Sepia toned map of Southeast Ohio
Claiming an Education: Early Black American Humanists

Writers & Storytellers Bring Black History, Black Lives to Literature and Stage

Virginia Hamilton


Virginia Hamilton, portrait

An Award-Winning Author: Internationally celebrated children’s book author Virginia Esther Hamilton was born and lived in Yellow Springs, Ohio. She was the author of over 41 books and the recipient of nearly every major award in her field, including the international Hans Christian Anderson Award and the Laura Ingalls Wilder Award for the body of her work. 

A Genius in Many Genres: She was the first children’s book author to receive a MacArthur Foundation “genius” grant and the first Black writer to receive the coveted Newbery Medal for children’s literature. She wrote works that explored and celebrated Black American experience in multiple genres, including folk tales, picture books, science fiction, mysteries, realistic novels, and a biography of W. E. B. DuBois. 


Virginia Hamilton with "Tricksters"
Virginia Hamitlon speaks at the 1997 Virginia Hamilton Conference on Multicultural Literature for Youth held annually at Kent State University since 1985. Courtesy of Kent State University Libraries Special Collections and Archives.

A Black Storyteller in Appalachia: Storytelling was a family tradition passed down from her grandfather, who escaped from enslavement across the Ohio River. Her first book, Zeely (1967), features a young Black girl who becomes entranced while summering on her uncle’s farm with a neighbor she believes to be a Watusi queen. Her 1974 novel, M. C. Higgins, the Great garnered numerous accolades, including the Newbery Medal and the National Book Award. It is a coming-of-age novel, set in the Appalachian Mountains in a fictional town ravaged by strip mining.

Learn more about Hamilton’s work at her website.

Zakes Mda


Zakes Mda, portrait

From South Africa to Athens: Born in South Africa in 1948, Zakes Mda (full name Zanesmvula Kizito Gatyeni Mda) is an acclaimed and prolific novelist, playwright, painter, and poet with several ties to Athens, Ohio. Mda earned an M.F.A. in Theater and an M.A. in Telecommunications from Ohio University. He was a Professor of English (Creative Writing) on the Athens campus 2011-2017. And he has two novels set in and around Athens: Cion (2006) and Rachel’s Blue (2014).  

Zakes Mda painting

Contributing to the World of Literature: His plays and fiction draw on African oral tradition, magical realism, and social and political satire, as well as other genres. Cion is the sequel to Mda’s 1995 novel, Ways of Dying, which focuses on a character named Toloki, who fashions himself as a “Professional Mourner.” The novel explores racial hatred, crime, and poverty in the post-apartheid era. In Cion, Toloki is transported to Athens, Ohio, and the nearby village of Kilvert (formerly Tablertown), a mixed racial community featured elsewhere in this exhibit. Here, Toloki encounters a local artisan’s quilt that becomes a portal to the history of enslavement and the quest for emancipation. Rachel’s Blue deals with sexual violence, focusing on a young white woman who is a street musician at the Athens Farmer’s market. Mda’s works have won numerous awards and have been translated into multiple languages. Zakes Mda holds a Ph.D. in Theater from the University of Cape Town and honorary degrees from multiple universities, in recognition of his contributions to literature worldwide.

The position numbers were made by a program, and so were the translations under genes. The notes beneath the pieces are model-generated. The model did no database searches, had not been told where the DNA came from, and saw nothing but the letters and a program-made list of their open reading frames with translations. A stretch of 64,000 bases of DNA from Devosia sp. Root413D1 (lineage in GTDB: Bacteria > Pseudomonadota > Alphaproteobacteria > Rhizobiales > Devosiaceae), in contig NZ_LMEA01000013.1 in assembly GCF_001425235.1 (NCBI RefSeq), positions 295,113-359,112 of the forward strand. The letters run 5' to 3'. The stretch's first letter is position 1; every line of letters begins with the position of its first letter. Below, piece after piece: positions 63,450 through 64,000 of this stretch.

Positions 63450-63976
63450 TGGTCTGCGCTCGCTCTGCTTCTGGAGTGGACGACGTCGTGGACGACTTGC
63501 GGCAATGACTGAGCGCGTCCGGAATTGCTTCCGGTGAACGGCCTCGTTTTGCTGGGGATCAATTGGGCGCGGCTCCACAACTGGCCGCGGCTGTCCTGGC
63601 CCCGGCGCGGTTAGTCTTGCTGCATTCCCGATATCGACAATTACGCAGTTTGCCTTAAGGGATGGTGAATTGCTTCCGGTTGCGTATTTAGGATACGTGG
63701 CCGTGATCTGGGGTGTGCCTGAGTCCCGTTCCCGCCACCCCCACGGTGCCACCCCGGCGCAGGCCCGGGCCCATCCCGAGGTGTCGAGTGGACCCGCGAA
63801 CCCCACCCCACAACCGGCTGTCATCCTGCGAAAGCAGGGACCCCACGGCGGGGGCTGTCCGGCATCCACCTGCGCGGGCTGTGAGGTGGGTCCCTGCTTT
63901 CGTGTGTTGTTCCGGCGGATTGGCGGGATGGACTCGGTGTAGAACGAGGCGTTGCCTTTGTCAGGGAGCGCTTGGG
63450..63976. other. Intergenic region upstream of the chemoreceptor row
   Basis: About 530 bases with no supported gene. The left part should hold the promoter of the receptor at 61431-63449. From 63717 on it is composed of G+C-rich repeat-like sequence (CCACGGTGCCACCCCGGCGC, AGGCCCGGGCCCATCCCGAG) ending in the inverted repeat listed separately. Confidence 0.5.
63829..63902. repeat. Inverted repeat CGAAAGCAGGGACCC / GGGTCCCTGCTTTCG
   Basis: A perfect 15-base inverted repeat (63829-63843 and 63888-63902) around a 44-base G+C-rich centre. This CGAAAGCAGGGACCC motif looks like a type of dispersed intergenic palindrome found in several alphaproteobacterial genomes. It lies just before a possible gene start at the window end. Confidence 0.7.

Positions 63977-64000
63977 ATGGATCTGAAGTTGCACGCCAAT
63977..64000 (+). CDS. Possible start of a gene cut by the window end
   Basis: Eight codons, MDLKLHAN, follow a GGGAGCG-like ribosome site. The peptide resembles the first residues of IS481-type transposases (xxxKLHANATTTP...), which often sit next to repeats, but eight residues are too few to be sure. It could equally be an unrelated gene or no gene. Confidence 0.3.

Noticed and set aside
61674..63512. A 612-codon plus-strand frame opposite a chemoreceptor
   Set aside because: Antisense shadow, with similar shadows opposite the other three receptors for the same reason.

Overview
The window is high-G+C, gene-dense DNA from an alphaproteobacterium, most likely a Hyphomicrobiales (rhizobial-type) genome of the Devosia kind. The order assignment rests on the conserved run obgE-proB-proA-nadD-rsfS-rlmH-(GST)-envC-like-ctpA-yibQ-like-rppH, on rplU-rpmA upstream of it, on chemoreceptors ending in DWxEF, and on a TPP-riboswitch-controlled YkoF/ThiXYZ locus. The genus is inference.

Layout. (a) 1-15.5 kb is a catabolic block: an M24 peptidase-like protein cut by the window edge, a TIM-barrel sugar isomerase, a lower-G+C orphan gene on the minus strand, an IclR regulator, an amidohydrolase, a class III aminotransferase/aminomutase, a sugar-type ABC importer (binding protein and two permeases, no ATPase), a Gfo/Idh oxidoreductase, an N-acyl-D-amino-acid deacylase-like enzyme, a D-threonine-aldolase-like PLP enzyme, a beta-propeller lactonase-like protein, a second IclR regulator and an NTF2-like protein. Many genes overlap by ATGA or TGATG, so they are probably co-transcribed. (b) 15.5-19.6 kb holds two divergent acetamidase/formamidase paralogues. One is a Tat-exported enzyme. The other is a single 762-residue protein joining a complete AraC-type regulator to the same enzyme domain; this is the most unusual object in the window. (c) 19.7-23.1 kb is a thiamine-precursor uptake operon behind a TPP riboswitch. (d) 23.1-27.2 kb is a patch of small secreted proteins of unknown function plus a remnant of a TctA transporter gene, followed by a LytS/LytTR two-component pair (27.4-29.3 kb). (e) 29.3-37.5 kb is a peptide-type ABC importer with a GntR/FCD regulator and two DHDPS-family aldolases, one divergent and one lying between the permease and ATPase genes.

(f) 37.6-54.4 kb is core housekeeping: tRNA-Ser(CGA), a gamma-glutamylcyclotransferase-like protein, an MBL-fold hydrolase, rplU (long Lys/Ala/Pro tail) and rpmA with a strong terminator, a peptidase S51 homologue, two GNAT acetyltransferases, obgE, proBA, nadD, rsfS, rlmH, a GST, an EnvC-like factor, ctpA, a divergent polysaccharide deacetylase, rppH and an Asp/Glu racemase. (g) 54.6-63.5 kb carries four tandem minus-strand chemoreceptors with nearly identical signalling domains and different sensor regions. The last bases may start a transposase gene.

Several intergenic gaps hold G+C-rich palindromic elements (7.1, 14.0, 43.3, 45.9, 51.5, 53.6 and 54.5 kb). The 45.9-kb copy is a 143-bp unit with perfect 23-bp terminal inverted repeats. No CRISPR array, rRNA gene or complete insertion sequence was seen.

Charles Smith


Charles Smith, portrait

A World-Renowned Playwright: Charles Smith is an internationally acclaimed playwright and a Distinguished Professor of playwriting at Ohio University. He has written over a dozen plays that have been produced off-Broadway and across the nation. He grew up on Chicago’s South Side and became entranced with the power of narrative after reading the Iliad; he went on to earn an M.F.A. from the University of Iowa and become a founding member of the Tony Award-winning Playwrights Ensemble at Victory Gardens Theater in Chicago.  

Dramatic Events and Historical Figures: Many of his works dramatize events and historical figures from Black history while addressing issues of racial discrimination, the struggle for emancipation, and racial justice. They include Objects in the Mirror (premiered 2016), which charts a Liberian refugee’s struggle for survival and identity in Australia, and Black Star Line (premiered 1996), which fictionalizes the story of Marcus Garvey, founder of the Back to Africa movement in the 1920s. 


Ohio University and Victory Gardens Theater world premiere of Free Man of Color, Chicago, IL. Photo: Liz Lauren. Actors, left to right: Gary Houston, Anthony Fleming III, and Shelley Delaney.
Ohio University and Victory Gardens Theater world premiere of Free Man of Color, Chicago, Illinois. Photo: Liz Lauren. Actors, left to right: Gary Houston, Anthony Fleming III, and Shelley Delaney.

A Special Commission: His play Free Man of Color dramatizes the life of John Newton Templeton (featured elsewhere in this exhibit), a freed person and the first Black man to graduate from Ohio University in 1828. It was commissioned by Ohio University to commemorate its Bicentennial Celebration in 2004.  

Smith has garnered two Ohio Arts Council Individual Excellence Awards, an Illinois Arts Council Governors Award, the National Black Theatre Festival’s August Wilson Playwriting Award, among many other accolades.

Learn more about Smith’s plays at his website.